By JAY MERMELSTEIN, DPM
June 15, 2020
Category: Foot Care
Tags: Diabetic foot care
Diabetes is a chronic condition that affects how your body uses and processes blood sugar. One of the main symptoms of diabetes is nerve pain, creating numbness in the hands and feet (peripheral neuropathy). If you have diabetes, it’s important that you regularly see a podiatrist. The nerve damage prevents blood from reaching your feet, making it hard to notice when you have a foot injury. A podiatrist can help treat any injuries and foot conditions while also providing you with preventive care.
Keep Track of Your Levels
Monitoring your blood sugar levels keeps both your feet and body healthy. High levels increase your risk of nerve damage. Besides taking your medication, try following a healthy diet and exercise regimen. Losing excess weight makes your diabetes easier to manage.
Pay Attention to Your Feet
Your podiatrist recommends checking your feet every day for injuries or other issues. Be on the lookout for blisters, cuts, swelling, redness, or nail problems. These indicate a bigger issue at hand. Things like blisters or dry skin put you at risk of infection. If you notice anything out of the ordinary, see your podiatrist right away.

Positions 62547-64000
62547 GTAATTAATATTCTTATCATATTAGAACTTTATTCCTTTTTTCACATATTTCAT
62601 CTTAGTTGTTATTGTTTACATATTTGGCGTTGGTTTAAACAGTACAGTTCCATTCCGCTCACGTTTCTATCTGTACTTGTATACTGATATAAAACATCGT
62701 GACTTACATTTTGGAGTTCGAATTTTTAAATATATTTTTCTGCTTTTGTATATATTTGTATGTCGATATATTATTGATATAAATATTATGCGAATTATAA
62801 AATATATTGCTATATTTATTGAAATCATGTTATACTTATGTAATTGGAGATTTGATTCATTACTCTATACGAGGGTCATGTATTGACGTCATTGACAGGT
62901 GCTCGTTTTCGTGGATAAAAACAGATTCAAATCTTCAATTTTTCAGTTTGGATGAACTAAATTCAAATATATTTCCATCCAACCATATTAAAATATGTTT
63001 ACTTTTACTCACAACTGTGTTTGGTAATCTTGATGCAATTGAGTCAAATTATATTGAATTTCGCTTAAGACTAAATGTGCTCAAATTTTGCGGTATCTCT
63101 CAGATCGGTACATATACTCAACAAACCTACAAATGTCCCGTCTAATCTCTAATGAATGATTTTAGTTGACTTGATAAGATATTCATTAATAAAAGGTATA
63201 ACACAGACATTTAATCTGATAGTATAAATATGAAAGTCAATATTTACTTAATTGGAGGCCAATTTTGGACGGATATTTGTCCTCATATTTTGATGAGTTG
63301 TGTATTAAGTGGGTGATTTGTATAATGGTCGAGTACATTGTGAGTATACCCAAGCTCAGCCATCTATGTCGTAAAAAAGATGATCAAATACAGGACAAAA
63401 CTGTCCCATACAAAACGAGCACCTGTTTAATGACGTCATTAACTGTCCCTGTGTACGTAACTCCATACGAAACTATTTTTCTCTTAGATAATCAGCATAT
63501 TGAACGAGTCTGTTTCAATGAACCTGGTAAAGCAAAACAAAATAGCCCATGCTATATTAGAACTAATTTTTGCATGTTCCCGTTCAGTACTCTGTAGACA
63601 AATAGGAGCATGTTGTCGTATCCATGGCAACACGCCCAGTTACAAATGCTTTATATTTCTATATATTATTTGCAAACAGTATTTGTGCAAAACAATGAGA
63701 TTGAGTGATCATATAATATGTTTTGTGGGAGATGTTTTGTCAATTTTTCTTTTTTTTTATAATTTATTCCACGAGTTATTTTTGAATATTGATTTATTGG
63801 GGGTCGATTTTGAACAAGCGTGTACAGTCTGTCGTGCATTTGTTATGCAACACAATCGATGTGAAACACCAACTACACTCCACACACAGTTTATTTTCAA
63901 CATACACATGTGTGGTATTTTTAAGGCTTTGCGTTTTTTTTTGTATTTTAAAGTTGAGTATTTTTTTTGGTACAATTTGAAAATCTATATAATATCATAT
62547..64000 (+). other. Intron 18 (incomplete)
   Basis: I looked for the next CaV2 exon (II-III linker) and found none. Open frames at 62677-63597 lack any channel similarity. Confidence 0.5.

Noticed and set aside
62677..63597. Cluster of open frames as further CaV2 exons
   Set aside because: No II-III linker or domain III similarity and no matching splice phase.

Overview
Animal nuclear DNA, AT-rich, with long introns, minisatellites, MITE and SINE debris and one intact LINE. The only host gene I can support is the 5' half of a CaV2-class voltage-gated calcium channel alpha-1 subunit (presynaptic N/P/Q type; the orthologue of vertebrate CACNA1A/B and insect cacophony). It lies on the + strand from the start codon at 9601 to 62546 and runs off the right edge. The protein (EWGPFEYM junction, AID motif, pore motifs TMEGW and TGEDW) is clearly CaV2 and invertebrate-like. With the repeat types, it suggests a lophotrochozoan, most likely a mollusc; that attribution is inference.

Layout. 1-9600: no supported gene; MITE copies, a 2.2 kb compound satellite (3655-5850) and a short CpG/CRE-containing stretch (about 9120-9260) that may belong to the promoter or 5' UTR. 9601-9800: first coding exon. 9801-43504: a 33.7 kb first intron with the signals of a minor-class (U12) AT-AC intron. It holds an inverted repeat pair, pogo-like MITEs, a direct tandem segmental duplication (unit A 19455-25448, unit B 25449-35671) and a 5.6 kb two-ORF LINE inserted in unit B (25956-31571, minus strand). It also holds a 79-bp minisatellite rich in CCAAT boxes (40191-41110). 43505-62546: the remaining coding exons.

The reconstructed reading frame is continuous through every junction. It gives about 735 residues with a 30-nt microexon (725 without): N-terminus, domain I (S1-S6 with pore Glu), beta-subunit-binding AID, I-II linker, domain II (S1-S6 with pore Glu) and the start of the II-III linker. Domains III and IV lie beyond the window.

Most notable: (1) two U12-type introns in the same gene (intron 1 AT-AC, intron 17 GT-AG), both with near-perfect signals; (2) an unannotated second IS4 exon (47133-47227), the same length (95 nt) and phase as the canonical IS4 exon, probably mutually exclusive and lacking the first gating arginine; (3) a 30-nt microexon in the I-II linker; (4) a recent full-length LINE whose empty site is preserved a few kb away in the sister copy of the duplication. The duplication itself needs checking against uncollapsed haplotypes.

Wear Shoes and Socks Daily
People with diabetes need to protect their feet at all costs. This means that they should never go barefoot. Always wear socks and preferably shoes. Choose cotton or wool socks that aren’t too tight. For shoes, you want a pair that fits properly, is insulated, and protects you from injuries.
Your podiatrist suggests keeping your toenails trimmed and cleaned when you have diabetes. This prevents dangerous infections from ingrown toenails. When you do cut your nails, do so straight across. Don’t try curbing them or cutting the corners and cuticles. Have a loved one help you with your nails if you can’t reach them yourself.
Washing Your Feet
Be extra cautious when washing your feet. Always wash them with lukewarm water, taking care to dry them carefully after. Use a soft washcloth or sponge to avoid injury. You should moisture them after they are dry, just avoid applying lotion between the toes.
Talk to Your Podiatrist
It’s important to stay in contact with your podiatrist with regular appointments. They work with you to manage your diabetic symptoms in your feet. Remember to practice foot care every day to stay safe.